See How Volunteer Amateur Radio Operators Assist With Search And Rescue Operations Using APRS

#technology #amateurradio

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This video shows how APRS trackers are used to show exactly where the rescue teams currently are, and what areas have already been covered. Radio is used for...

GPS is but one standard, there is also BeiDou-3, Galileo, GLONASS, NAVIC and QZSS

Date Published: Wed, 8 Jul 2020 13:01:34 +0200

A few weeks ago, China launched the final satellite in its BeiDou-3 satellite positioning system. Didn’t know that China had its own GPS? How about Europe’s Galileo, Russia’s GLONASS, or Japan’s QZSS? There’s a whole world of GPS-alikes out there. Let’s take a look.

The Global Positioning System (GPS) that many of us know and use flew its first satellite in the distant past of 1978, just five years after the project began. Becoming fully operational in 1993, it was originally intended for use by the military. After decrees by government and the increase in civilian accuracy in 2000, GPS took the world by storm.
While open access to GPS spawned new industries and made navigation easier for everyone, governments worldwide were keenly aware that such a useful system was under the sole control of the United States. As more came to rely on it for day to day activities, it became clear to many that it would be advantageous to have a system under their own control.

These factors have led to the development of a spate of satellite navigation systems being developed by other nation states. Russia’s GLONASS, the European Union’s Galileo, and China’s BeiDou navigation system all offer comparable functionality to GPS. Meanwhile, Japan and India have both undertaken the construction of regional navigational systems, with QZSS and NAVIC, respectively. Each have their own unique qualities, and it bears learning about the relative systems and what they bring to satellite navigation.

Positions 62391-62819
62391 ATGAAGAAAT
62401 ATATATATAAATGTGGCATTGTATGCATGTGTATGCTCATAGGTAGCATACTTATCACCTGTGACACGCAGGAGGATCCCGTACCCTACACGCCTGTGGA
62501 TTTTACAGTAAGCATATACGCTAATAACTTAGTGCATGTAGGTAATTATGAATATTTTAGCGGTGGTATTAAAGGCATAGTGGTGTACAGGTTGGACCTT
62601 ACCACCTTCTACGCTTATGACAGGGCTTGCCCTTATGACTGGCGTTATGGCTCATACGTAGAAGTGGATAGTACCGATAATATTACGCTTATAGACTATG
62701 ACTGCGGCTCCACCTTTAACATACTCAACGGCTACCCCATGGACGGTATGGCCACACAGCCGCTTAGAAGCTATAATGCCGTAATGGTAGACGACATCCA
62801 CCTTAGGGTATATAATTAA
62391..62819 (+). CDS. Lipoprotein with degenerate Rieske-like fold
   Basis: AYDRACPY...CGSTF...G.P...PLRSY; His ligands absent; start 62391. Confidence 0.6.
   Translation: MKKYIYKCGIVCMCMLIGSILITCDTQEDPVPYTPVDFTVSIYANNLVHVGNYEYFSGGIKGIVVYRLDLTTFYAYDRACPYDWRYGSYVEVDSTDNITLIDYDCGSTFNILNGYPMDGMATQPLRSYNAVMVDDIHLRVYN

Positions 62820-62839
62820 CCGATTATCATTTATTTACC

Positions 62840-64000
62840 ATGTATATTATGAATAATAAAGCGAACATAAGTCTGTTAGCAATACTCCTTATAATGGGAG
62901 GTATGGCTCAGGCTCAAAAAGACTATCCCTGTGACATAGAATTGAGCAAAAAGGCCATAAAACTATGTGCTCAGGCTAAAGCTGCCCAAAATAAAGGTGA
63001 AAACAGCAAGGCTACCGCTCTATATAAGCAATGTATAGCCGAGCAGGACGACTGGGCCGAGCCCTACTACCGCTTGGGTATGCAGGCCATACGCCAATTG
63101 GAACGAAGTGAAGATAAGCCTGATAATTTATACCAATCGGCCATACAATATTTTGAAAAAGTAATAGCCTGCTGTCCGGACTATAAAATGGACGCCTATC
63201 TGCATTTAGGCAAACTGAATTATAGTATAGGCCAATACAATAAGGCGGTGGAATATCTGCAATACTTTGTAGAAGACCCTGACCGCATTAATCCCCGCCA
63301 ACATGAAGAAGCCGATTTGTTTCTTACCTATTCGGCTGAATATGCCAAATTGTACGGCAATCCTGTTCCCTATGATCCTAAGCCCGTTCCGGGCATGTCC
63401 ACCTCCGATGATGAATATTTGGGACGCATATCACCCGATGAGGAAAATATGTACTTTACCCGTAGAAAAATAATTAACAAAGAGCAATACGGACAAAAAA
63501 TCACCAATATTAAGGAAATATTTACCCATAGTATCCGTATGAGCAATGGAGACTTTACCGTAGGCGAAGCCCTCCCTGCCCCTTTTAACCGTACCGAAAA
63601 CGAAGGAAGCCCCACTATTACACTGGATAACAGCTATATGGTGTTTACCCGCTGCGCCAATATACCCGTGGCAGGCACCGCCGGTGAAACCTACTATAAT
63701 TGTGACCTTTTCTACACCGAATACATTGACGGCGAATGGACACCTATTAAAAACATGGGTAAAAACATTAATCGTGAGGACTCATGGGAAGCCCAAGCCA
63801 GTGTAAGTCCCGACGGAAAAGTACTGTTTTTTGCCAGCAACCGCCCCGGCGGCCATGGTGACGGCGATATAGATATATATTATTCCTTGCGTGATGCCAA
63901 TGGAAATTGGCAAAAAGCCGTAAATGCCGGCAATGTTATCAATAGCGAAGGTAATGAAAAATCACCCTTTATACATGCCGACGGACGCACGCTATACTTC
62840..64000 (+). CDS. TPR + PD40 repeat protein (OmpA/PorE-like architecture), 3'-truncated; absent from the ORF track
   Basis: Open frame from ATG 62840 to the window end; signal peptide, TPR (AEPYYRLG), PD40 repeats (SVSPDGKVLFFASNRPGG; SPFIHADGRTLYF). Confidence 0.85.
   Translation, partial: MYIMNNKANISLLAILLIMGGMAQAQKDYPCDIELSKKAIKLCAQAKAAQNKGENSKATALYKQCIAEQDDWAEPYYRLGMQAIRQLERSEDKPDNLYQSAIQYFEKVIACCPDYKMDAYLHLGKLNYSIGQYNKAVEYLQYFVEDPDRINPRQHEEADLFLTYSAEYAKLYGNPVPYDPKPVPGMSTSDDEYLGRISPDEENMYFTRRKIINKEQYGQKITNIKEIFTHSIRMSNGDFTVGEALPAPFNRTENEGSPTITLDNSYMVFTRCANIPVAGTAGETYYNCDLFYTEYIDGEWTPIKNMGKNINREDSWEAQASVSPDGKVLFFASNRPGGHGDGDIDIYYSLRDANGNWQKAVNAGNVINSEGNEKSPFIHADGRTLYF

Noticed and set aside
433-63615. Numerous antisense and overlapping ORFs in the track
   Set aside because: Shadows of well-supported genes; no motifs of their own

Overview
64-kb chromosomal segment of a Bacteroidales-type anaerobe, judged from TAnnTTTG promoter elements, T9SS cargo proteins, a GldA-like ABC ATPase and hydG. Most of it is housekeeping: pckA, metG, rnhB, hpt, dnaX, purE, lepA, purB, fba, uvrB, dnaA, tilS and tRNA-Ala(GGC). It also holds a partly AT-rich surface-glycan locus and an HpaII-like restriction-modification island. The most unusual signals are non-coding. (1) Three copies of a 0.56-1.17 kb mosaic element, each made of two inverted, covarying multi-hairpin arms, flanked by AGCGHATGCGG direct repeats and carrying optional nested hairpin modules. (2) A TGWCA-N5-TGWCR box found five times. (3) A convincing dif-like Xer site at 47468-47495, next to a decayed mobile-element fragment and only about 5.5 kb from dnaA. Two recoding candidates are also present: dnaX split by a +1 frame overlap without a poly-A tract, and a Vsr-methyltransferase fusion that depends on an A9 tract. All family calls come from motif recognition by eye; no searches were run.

See Not Just GPS: New Options For Global Positioning

#technology #navigation

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A few weeks ago, China launched the final satellite in its BeiDou-3 satellite positioning system. Didn’t know that China had its own GPS? How about Europe’s Galileo, Russia’s GLON…

4 Useful Tools to Run Commands on Multiple Linux Servers - Ever heard of Parallel SSH?

Date Published: Tue, 7 Jul 2020 13:23:33 +0200

In this article, they show how to run commands on multiple Linux servers at the same time. They explain how to use some of the widely known tools designed to execute repetitive series of commands on multiple servers simultaneously. This guide is useful for system administrators who usually have to check the health of multiple Linux servers everyday.

See 4 Useful Tools to Run Commands on Multiple Linux Servers

#technology #opensource #Linux

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In this article, we will explain 4 useful tools to run or execute repetitive series of Linux commands on multiple remote Linux servers simultaneously.

Why it is dangerous (and illegal) to just throw away old batteries and electronics in South Africa

Date Published: Tue, 7 Jul 2020 13:19:19 +0200

South Africans should be careful when disposing of batteries and old electronics. Since the National Environmental Management Act (NEMA) of 2008 classified electronic waste as hazardous, consumers are required to dispose of their electronics in a way that does not harm the environment.

This includes any appliance or gadget that makes use of electricity – including fridges, stoves, kettles, irons, cellphones, batteries, computers, and TVs.
Illegal or inappropriate disposal of these items could have devastating consequences for people and the environment.

The article goes into a lot more detail especially with to the coming year for dry battery disposal.

See Why it is dangerous to just throw away old batteries and electronics in South Africa

#environment #southafrica

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South Africans should be careful when disposing of batteries and old electronics.